Benicar Kickback Settlement and FDA Warnings
Benicar maker Daiichi Sankyo agreed to a $39 million settlement to resolve U.S. Department of Justice allegations that the company had paid kickbacks to doctors. The U.S. Food and Drug Administration also warned the drugmaker more than once that its Benicar promotions misled the public and violated FDA regulations.
In 2015, Daiichi Sankyo paid $39 million to the government and state Medicaid programs to resolve allegations that it had violated the False Claims Act by paying kickbacks.
Specifically, the company made illegal payments to doctors to encourage them to prescribe Daiichi drugs, including Azor, Benicar, Tribenzor and Welchol, according to the U.S. Justice Department.
As part of the settlement, the company entered into a corporate integrity agreement. The agreement states that the company would make substantial internal compliance reforms and roll them out over five years.
Daiichi Sankyo also faced FDA action over the marketing of Benicar as far back as 2006. The U.S. Food and Drug Administration said the marketing violated the federal rules.
$39 Million Benicar Kickback Settlement
The U.S. Justice Department accused Daiichi of paying physicians speaker fees. The fees were part of Daiichi’s Physician Organization and Discussion programs. The programs ran from January 2005 to March 2011 and from January 2004 to February 2011.
Some of the speaker programs involved lavish dinners. The dinners each cost more than $140 per person.
Sometimes, the speaker programs meant doctors talked to their own staffs. In other programs, doctors spoke to other members of the speakers’ program.
The settlement was a result of a case brought by a whistleblower, Kathy Fragoules. Fragoules was a former Daiichi sales representative. She was to receive $6.1 million of the payment.
The court action was in addition to more than 2,000 individual Benicar lawsuits that patients filed over the drug’s side effects. Patients in those suits blamed Benicar for gastrointestinal injuries.
Benicar Misleading Marketing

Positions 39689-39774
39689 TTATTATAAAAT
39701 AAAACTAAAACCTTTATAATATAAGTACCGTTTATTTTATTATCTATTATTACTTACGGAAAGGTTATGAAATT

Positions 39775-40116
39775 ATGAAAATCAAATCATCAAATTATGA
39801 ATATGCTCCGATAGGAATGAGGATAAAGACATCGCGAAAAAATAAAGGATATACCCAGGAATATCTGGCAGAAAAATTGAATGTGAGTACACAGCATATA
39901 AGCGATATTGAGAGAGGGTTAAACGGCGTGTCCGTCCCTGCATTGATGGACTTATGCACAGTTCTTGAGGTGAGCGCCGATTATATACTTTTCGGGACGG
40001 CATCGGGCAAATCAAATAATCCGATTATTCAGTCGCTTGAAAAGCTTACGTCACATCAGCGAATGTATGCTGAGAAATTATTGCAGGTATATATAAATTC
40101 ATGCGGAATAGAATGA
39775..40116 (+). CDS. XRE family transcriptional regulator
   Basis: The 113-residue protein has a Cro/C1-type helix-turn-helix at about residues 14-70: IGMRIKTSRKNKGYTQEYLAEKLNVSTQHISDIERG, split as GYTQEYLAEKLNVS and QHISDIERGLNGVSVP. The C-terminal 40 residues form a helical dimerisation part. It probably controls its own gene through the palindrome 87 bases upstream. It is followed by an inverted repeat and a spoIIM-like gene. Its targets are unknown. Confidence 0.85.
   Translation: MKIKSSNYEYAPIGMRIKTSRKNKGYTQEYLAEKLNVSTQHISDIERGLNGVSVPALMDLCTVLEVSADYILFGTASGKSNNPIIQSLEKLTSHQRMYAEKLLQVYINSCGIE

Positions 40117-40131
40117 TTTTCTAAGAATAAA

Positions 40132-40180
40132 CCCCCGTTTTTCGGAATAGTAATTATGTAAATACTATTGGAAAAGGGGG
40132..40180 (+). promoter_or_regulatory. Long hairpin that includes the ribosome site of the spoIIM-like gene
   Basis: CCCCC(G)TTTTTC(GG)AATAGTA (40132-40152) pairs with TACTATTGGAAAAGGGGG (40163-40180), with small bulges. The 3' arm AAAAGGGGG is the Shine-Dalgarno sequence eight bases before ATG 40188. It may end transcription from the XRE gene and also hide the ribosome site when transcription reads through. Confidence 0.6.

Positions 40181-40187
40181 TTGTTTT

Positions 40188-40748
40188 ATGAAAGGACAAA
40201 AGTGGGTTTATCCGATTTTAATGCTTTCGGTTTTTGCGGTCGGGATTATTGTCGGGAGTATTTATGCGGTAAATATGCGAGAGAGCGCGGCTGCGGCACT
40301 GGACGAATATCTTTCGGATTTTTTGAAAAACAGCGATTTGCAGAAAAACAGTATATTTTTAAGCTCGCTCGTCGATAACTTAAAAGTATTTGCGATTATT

The FDA warned Daiichi Sankyo more than once about marketing that was misleading. The agency noted misbranded information on Benicar and its alleged effectiveness.
The marketing materials promoted Benicar to consumers as the best drug in its class. This presumably led to prescriptions doctors otherwise might not have written.
The marketing also left out or played down certain risks associated with taking the drug.
In 2006, the FDA issued a warning letter to Sankyo. The agency advised the Sankyo that its promotional materials violated FDA regulations. At the time, Sankyo had not yet merged with Daiichi.
The letter said Sankyo distributed marketing materials that suggested Benicar was the best. The company also suggested Benicar was more effective than competitors.
The FDA said there was not enough evidence to support the claims made in the marketing materials.
In late 2013, the FDA again warned Daiichi about misleading Benicar marketing materials.
Benicar Promotions Downplayed or Omitted Risks
The warning letter also said Sanyko left out or minimized risk information.
The FDA accused Sankyo of omitting or downplaying information on risks during pregnancy.
Sankyo also left out or minimized information for patients with renal artery stenosis. Renal artery stenosis is the narrowing of arteries that carry blood to one or both kidneys.
Other omitted or minimized risks involved:
Please seek the advice of a medical professional before making health care decisions.